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postgraduate thesis: Identification, characterization and engineering aspects for osteogenesis

TitleIdentification, characterization and engineering aspects for osteogenesis
Authors
Issue Date2015
PublisherThe University of Hong Kong (Pokfulam, Hong Kong)
Citation
Chan, K. [陳棋]. (2015). Identification, characterization and engineering aspects for osteogenesis. (Thesis). University of Hong Kong, Pokfulam, Hong Kong SAR. Retrieved from http://dx.doi.org/10.5353/th_b5719454
AbstractCalcium channels are present in osteoblasts involving in new bone formation and osteoclasts involving in bone degradation, and hence it occupies a prominent position in an extensive array of electrophysiological processes for osteogenesis. Their importance in cellular function arises from their abilities to sense membrane voltage and to conduct calcium ions (〖Ca〗^(2+)) across the cell membrane. Through this relationship, activation of calcium channels is tightly coupled to the gamut of cellular functions of osteoblast which are dependent on intracellular 〖Ca〗^(2+) for bone formation. This research project explores what is unknown concerning the voltage-gated calcium (CaV) channels that have not yet been explored on an atomic level for osteoblasts. Structural and functional correlation of CaV channels are simulated by molecular dynamic and docking studies to understand tissue-specific function of this channel in osteoblasts that defines an exciting new target for the maintenance of 〖Ca〗^(2+)influx and cellular homeostasis in bone regeneration although this area is limited by the relative scarcity of knowledge available at present. Because CaV channels are capable of responding to specific compound and likely to be coupled to distinct cellular 〖Ca〗^(2+) homeostasis, it is interesting to dissect the molecular nature of polyphenolic compounds (flavonoids) that may act as activator or blocker of the CaV channels in osteoblasts to further defining the relationship between CaV channels, compound signals and physiological responses in osteogenesis. As such, the molecular modelling technique of quantitative structure-activity relationship has been applied to define and develop statistical correlation between the biochemical features and the behavioral manifestations of structurally similar polyphenolic compounds in the CaV channels. The simulation results provide a reasonable basis for establishing predictive models via different types of molecular descriptors that play a significant role in identification as well as analysis of the biochemical responses of flavanoids involved in activating or inhibiting the CaV channels for osteogenic function. On the other hand, this project aims to achieve osteogenesis using the tissue engineering strategies since the design of scaffolds are deemed to provide a decent cellular microenvironment for osteoblasts to grow in a fast pace. In particular, the physical scaffolds of synthetic polymer, that ensures theartificial construct to be mechanically stable, can act as three-dimensional extracelluar matrix to provide signals to manipulate osteoblasts’ growth. Thus, it is paramount to decorate the novel scaffolds for osteoblasts which respond to it biochemically and biophysically. In this study, various polymer-metallic dioxides biocomposites are electrospun by using synthetic polymer (Poly-L-lactic acid) and metallic dioxides including zirconia (ZrO_2), titania (TiO_2), silica (SiO_2) and hafnia (HfO_2) to be novel hybrid scaffolds through electrospinning process. By computational methods, this study has succeeded in screening the chemical structures of polyphenolic compounds and interpreting its binding affinities in the CaV channels in order to afford the effective biomimesis of the osteoblasts in the scaffolds. Finally, the screened flavonoid has successfully been pioneered as growth factors to enhance the cell proliferation towards the surface of the hybrid scaffolds for osteogenesis.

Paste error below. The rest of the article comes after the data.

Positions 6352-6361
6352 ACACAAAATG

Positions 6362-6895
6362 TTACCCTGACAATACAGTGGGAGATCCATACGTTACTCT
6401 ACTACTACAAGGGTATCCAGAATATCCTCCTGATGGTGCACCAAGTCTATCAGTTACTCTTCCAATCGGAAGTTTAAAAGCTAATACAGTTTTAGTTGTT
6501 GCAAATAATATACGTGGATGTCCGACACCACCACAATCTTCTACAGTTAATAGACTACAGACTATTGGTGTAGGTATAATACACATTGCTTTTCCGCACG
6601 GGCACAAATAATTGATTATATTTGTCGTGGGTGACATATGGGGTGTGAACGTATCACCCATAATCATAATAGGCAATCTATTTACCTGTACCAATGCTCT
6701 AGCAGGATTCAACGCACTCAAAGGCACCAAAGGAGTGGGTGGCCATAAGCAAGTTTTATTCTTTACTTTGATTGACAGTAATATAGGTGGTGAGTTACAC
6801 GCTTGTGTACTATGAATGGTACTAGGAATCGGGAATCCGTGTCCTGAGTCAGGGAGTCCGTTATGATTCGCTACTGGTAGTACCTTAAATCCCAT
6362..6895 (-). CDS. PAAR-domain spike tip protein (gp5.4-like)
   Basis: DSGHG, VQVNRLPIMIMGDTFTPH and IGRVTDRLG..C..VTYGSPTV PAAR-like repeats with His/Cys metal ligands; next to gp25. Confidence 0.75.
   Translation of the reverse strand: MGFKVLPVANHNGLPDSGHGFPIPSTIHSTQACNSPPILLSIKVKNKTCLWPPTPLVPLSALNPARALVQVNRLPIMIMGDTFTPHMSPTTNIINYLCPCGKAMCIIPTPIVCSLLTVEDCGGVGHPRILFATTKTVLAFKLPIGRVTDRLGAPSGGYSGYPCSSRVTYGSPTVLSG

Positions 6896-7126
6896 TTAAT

DegreeDoctor of Philosophy
SubjectBones - Growth
Dept/ProgramDentistry
Persistent Identifierhttp://hdl.handle.net/10722/223573

 

DC FieldValueLanguage
dc.contributor.authorChan, Ki-
dc.contributor.author陳棋-
dc.date.accessioned2016-03-03T23:16:33Z-
dc.date.available2016-03-03T23:16:33Z-
dc.date.issued2015-